Dr. Pereira is a strong proponent of Limb salvage through a comprehensive multidisciplinary team approach. His team usually is inclusive of the patients primary care physician, endocrinology, infectious disease, vascular surgery, endovascular specialist, radiologist, plastic surgeon, and physical therapist. Once the patient is identified as patient at risk for limb loss via a thorough medical exam, Dr. Pereira will head the entire salvage team effort. Once limb salvage is attained these patients are then fitted for custom orthotics and prosthetics. Finally a physical therapy program is then started to attain complete functional rehabilitation.
Orthoplastics & Microsurgery
The field of Orthoplastic surgery is a ‘marriage’ of conventional orthopedic surgery and plastic surgery in the operating room. In general, conventional orthopedic surgery focuses on the treatment of musculoskeletal problems. Plastic surgery focuses on the treatment of soft tissue problems. Orthoplastic surgery is best defined as “the principles and practices of both specialties applied to a clinical situation, either by a single provider, or teams of providers working simultaneously for the benefit of the patient”.
The surgical component of lower limb reconstruction and diabetic limb salvage is inherently complex. This is further compounded by a patients overall medical condition. Limb salvage patients have one chance for limb salvage. The appropriate surgical intervention must be performed at the appropriate time. Short of this, most patients end up loosing a limb.
Dr. Pereira is adept at combining a variety of advanced foot and ankle reconstructive procedures to obtain his orthopedic reconstruction. He is then able to augment those procedures at the same time in the operating room with complex plastic surgical techniques. This ultimately allows him to obtain a stable orthopedic and biomechanical foundation that then maintains his soft tissue reconstruction.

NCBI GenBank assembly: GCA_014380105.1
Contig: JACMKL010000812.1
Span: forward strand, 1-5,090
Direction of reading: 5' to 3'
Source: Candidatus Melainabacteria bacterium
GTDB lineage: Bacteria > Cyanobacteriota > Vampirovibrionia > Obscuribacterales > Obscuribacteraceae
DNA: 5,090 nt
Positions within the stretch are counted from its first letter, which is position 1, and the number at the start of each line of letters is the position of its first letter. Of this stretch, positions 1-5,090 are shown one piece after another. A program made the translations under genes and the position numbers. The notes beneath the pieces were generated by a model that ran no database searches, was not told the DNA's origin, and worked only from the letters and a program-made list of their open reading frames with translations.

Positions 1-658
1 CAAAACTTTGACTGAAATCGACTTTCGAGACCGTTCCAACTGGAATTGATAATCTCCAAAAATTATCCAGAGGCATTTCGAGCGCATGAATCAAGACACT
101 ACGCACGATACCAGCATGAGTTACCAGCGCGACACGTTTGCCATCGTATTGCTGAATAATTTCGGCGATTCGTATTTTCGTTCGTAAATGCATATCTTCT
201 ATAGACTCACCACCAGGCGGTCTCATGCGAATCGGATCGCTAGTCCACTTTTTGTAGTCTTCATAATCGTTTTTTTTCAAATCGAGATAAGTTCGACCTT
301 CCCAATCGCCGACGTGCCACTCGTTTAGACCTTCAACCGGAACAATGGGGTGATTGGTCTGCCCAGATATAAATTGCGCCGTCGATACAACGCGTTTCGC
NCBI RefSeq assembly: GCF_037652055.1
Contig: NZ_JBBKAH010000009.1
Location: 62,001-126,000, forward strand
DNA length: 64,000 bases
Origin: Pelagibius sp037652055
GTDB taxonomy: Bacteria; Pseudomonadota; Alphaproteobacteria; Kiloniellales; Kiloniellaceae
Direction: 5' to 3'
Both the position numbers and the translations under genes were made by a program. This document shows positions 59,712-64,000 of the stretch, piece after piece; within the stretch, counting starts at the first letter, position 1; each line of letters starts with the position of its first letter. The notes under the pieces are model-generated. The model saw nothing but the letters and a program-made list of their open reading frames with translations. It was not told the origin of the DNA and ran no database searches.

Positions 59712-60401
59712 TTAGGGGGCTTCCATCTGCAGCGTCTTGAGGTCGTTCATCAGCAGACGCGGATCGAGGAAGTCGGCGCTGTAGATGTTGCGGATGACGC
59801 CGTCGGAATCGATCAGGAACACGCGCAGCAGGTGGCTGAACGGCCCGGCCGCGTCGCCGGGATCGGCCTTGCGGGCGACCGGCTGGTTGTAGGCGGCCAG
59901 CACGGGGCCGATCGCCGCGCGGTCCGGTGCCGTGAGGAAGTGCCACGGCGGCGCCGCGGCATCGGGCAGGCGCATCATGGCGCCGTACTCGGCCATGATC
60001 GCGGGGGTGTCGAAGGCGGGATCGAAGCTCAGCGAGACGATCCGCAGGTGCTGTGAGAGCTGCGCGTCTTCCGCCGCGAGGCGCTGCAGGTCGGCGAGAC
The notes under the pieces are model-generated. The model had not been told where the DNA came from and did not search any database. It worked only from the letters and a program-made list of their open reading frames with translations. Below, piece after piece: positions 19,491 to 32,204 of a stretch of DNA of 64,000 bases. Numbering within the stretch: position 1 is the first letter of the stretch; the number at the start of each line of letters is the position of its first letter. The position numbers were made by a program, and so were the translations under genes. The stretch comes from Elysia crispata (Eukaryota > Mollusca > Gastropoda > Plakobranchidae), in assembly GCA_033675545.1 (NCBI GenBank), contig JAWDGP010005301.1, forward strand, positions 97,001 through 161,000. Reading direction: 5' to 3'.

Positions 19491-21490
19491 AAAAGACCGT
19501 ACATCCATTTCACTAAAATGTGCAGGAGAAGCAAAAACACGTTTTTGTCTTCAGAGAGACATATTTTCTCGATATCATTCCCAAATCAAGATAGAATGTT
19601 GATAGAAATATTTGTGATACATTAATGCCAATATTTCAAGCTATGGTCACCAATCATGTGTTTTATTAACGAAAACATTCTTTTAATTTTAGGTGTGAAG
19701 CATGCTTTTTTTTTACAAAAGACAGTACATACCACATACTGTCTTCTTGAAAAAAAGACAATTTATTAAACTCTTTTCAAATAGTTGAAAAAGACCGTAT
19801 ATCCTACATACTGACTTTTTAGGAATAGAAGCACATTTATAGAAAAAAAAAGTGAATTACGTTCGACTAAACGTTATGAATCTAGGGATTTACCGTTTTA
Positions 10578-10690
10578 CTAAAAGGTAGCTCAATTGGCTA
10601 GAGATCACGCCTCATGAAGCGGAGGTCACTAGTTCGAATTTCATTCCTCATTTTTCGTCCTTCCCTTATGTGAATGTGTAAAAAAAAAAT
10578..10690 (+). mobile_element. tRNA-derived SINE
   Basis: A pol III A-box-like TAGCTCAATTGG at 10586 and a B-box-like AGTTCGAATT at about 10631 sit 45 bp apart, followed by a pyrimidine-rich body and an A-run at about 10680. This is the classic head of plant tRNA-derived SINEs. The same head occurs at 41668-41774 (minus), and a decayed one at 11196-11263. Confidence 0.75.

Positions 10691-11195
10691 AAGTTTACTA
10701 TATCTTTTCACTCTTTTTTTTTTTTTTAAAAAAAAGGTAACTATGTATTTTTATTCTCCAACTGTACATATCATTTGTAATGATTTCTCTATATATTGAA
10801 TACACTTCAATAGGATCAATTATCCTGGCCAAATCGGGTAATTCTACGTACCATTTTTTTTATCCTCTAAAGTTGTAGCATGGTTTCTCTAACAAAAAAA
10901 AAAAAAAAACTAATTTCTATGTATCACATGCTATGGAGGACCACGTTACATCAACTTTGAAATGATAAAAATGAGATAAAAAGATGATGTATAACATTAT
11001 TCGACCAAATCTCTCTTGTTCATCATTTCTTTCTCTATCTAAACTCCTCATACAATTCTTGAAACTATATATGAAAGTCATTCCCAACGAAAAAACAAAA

Overall Dr. Pereira has had an 85% success rate reconstructing and salvaging limbs once said to be non reconstructible and recommended for amputation.
The estimated risk for major amputation in the individual with diabetes is 15-40X higher than the general population. This risk can be reduced by awareness, tight blood sugar control, lifestyle modification, good skin care and pressure reduction footwear.
Despite these preventive measures limb threatening wounds and infections do develop. A coordinated surgical approach optimizes the prospects of limb salvage in these difficult situations.
Amputation may be unavoidable in some patients. However, Dr. Pereira’s multidisciplinary team is able to preserve length and number of functioning joints to maximize motion in the affect extremity. Individuals with amputations of the distal third of the foot (transmetatarsal level) often achieve near normal mobility with the aid of a custom insole. As the amputation level rises so does the energy expenditure necessary to walk. A below knee amputation (BKA) requires a 25% and an above knee amputation (AKA) requires 65% more energy expenditure in order to ambulate. Therefore reducing the level of amputation is essential for an individual’s long-term function.
Complications of Diabetes
More than 2 million of the estimated 14 million Americans living with diabetes will develop foot ulcers at some time in their life. Without appropriate treatment these wounds rapidly become limb threatening. In fact more than 45% of all non-traumatic amputations are performed for diabetes and its related problems.
The causes of diabetic foot ulcers are multi factorial. Poor circulation (PAD), loss and lack of sensation (neuropathy) and an impaired immune response system are some of the major contributing factors to the development of diabetic foot ulcers. Local problems such as calluses, deformed nails, inadequate foot and ankle hygiene and poorly fitting shoes also play an important role.
Individuals with diabetes are educated to take an active role in their overall health and ulcer prevention. Daily inspections of the feet can be performed with a hand held mirror. Their feet can be washed daily in lukewarm water that has been tested with the more sensitive part of the hand. Mild lotions are utilized to keep the skin well hydrated. Calluses and nail abnormalities should be under the careful watch of a podiatrist.
Tight blood sugar control can further decrease risk of ulcer formation. Close monitoring of high blood pressure with lipid lowering therapy, in conjunction with proper diet and discontinuing smoking can all decrease the development of PAD and neuropathy. Customized insoles and shoes can be fashioned to off-load regions of concern and accommodate bony abnormalities.
Generally a healthy lifestyle with a weight reduction and a moderate exercise program guided by the primary physician are beneficial in further reducing risk of diabetes related foot and ankle complications.